• Despise pecuniary reward
  • Fight for the welfare of all
  • Obey those placed in authority
  • Guard the honor of fellow knights
  • Eschew unfairness, meanness and deceit
  • Keep faith
  • At all times to speak the truth
  • Persevere to the end in any enterprise begun
  • Respect the honor of women
  • Never to refuse a challenge from an equal
  • Never to turn the back upon a foe

Sounds a lot like what we’ve come to expect from knights that followed the code of chivalry. A few of these seem redundant to me, and a few seem too bravado for my Knights of Valor, but I did think through all of them as I was creating my own code.

The speak the truth at all times gives my Knights of Valor a great deal of trouble, and from time to time, they may have even had to interpret that a little creatively.

In my fantasy world, being chosen by the God of Justice to be one of his Knights and following the code of chivalry imbues certain holy powers, including the ability to channel the god’s power to smite evil. But that’s fantasy. I could see how some of this code could really hamper a medieval knight.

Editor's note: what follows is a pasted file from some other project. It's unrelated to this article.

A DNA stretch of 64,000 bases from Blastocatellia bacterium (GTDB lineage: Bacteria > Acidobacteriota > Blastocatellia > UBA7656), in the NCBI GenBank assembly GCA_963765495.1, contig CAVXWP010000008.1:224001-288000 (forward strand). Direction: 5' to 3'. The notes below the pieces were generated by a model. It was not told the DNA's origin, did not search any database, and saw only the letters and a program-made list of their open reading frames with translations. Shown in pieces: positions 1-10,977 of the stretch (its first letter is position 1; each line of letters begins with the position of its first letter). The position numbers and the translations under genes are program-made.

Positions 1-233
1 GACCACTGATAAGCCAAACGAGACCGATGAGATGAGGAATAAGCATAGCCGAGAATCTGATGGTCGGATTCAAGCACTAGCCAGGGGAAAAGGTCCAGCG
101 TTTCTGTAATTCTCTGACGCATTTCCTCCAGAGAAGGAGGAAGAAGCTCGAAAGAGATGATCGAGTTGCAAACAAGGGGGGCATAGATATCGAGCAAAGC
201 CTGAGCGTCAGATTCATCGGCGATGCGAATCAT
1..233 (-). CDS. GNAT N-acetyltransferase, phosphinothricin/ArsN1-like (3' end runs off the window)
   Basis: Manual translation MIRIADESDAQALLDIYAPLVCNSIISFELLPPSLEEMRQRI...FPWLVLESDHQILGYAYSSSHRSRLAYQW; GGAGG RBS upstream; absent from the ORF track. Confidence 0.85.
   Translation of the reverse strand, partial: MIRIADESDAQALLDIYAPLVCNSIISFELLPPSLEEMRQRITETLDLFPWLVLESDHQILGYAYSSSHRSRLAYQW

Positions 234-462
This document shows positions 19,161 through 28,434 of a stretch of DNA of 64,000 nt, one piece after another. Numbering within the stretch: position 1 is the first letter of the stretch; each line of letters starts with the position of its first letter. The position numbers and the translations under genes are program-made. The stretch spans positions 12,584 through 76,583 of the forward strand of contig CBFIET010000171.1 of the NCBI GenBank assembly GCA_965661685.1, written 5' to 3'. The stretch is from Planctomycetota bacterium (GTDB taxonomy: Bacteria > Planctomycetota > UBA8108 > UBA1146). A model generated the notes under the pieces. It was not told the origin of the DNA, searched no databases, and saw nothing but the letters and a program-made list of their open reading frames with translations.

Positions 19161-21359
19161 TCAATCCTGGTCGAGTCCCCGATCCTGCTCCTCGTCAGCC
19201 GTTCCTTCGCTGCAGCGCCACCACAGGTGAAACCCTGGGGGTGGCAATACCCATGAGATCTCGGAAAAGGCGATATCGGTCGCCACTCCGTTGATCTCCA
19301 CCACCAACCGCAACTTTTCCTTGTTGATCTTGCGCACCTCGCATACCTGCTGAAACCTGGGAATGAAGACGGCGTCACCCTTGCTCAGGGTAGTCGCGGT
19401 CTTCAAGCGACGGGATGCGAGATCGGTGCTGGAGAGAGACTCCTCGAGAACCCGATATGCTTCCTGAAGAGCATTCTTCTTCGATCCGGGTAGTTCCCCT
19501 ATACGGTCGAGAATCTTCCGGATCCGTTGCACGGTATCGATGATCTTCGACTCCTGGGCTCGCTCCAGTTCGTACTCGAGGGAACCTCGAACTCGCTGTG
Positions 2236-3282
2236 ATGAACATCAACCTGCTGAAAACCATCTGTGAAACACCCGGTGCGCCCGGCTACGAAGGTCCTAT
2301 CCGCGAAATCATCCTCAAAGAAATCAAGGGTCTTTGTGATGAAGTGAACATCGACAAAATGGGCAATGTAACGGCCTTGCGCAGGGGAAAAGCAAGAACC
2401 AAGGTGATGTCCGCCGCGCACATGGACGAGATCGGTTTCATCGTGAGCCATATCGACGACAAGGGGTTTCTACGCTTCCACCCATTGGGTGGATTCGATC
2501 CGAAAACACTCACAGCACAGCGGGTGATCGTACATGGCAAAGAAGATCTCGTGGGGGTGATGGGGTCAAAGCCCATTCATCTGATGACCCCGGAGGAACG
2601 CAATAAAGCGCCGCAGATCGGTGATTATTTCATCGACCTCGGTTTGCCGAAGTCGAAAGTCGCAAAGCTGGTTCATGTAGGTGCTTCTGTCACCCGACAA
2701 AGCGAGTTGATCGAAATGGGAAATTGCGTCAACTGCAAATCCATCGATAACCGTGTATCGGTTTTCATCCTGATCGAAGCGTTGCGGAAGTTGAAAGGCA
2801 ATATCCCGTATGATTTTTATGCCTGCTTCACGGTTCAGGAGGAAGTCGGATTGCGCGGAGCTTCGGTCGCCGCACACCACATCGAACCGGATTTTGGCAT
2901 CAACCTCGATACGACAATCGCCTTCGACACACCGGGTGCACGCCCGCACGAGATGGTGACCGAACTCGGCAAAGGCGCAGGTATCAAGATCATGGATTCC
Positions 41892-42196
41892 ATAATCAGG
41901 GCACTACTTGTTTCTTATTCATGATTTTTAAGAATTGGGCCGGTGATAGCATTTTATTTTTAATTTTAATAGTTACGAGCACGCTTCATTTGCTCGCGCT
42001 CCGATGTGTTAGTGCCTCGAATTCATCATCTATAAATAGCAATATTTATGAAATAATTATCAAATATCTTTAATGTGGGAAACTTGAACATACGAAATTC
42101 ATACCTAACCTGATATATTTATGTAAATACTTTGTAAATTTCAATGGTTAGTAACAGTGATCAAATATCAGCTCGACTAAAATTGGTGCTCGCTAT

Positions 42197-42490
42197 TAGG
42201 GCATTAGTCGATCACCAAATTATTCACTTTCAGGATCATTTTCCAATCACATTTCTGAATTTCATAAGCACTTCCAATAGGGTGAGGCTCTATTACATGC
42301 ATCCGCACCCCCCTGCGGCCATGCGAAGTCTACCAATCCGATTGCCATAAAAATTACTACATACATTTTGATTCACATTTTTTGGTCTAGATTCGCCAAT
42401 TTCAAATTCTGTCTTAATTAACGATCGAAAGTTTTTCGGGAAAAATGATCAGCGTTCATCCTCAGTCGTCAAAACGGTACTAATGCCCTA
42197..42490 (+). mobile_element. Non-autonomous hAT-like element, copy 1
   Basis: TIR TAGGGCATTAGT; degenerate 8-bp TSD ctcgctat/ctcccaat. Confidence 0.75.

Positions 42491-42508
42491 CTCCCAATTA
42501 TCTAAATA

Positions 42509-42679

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There are other codes of chivalry, including the one espoused by the Duke of Burgundy in the 14th century, but it’s not really all that different from the list above. The code from King Arthur’s court is perhaps the most famous, though much of this is shrouded in legend. The lack of solid facts makes it fun to write about, but more subject to interpretation.

More interesting to my mind is that such a code had to be written. That many things which seem like basic values had to be spelled out. But then, it was another time and Dracor, God of Justice, has not always reigned supreme in human history.

 

How about you? What do you think of knights and codes of chivalry? Ever see any in a book you especially liked? Or maybe you think the whole thing was bunk and prefer the knight that follows no code?